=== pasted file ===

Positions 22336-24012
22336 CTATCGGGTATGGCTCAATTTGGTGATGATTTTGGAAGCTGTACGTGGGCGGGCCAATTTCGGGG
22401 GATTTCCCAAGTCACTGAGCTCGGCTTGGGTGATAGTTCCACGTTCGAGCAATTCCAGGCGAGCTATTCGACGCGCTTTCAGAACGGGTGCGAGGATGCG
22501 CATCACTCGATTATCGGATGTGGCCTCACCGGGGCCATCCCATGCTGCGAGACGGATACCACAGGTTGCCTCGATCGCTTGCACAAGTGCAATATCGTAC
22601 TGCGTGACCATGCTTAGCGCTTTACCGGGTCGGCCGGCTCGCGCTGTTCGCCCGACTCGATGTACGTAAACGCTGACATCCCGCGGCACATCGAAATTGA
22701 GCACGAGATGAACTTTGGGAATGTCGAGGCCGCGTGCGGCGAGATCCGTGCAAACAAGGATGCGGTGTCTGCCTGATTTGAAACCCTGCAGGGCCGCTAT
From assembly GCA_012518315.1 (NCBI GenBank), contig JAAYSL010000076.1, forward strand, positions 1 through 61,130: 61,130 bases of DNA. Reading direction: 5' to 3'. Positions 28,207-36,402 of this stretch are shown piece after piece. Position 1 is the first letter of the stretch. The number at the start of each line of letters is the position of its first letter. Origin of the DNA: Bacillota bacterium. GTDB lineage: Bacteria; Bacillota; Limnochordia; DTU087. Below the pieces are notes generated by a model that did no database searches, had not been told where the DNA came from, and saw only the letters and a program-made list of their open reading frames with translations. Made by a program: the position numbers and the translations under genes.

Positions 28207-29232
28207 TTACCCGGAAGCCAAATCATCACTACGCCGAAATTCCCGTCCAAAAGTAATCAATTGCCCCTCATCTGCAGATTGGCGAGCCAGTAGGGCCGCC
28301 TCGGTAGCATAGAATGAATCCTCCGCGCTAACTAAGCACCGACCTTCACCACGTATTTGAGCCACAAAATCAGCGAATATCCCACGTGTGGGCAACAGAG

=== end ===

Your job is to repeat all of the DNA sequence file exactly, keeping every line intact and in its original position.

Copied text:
Positions 22336-24012
22336 CTATCGGGTATGGCTCAATTTGGTGATGATTTTGGAAGCTGTACGTGGGCGGGCCAATTTCGGGG
22401 GATTTCCCAAGTCACTGAGCTCGGCTTGGGTGATAGTTCCACGTTCGAGCAATTCCAGGCGAGCTATTCGACGCGCTTTCAGAACGGGTGCGAGGATGCG
22501 CATCACTCGATTATCGGATGTGGCCTCACCGGGGCCATCCCATGCTGCGAGACGGATACCACAGGTTGCCTCGATCGCTTGCACAAGTGCAATATCGTAC
22601 TGCGTGACCATGCTTAGCGCTTTACCGGGTCGGCCGGCTCGCGCTGTTCGCCCGACTCGATGTACGTAAACGCTGACATCCCGCGGCACATCGAAATTGA
22701 GCACGAGATGAACTTTGGGAATGTCGAGGCCGCGTGCGGCGAGATCCGTGCAAACAAGGATGCGGTGTCTGCCTGATTTGAAACCCTGCAGGGCCGCTAT
From assembly GCA_012518315.1 (NCBI GenBank), contig JAAYSL010000076.1, forward strand, positions 1 through 61,130: 61,130 bases of DNA. Reading direction: 5' to 3'. Positions 28,207-36,402 of this stretch are shown piece after piece. Position 1 is the first letter of the stretch. The number at the start of each line of letters is the position of its first letter. Origin of the DNA: Bacillota bacterium. GTDB lineage: Bacteria; Bacillota; Limnochordia; DTU087. Below the pieces are notes generated by a model that did no database searches, had not been told where the DNA came from, and saw only the letters and a program-made list of their open reading frames with translations. Made by a program: the position numbers and the translations under genes.

Positions 28207-29232
28207 TTACCCGGAAGCCAAATCATCACTACGCCGAAATTCCCGTCCAAAAGTAATCAATTGCCCCTCATCTGCAGATTGGCGAGCCAGTAGGGCCGCC
28301 TCGGTAGCATAGAATGAATCCTCCGCGCTAACTAAGCACCGACCTTCACCACGTATTTGAGCCACAAAATCAGCGAATATCCCACGTGTGGGCAACAGAG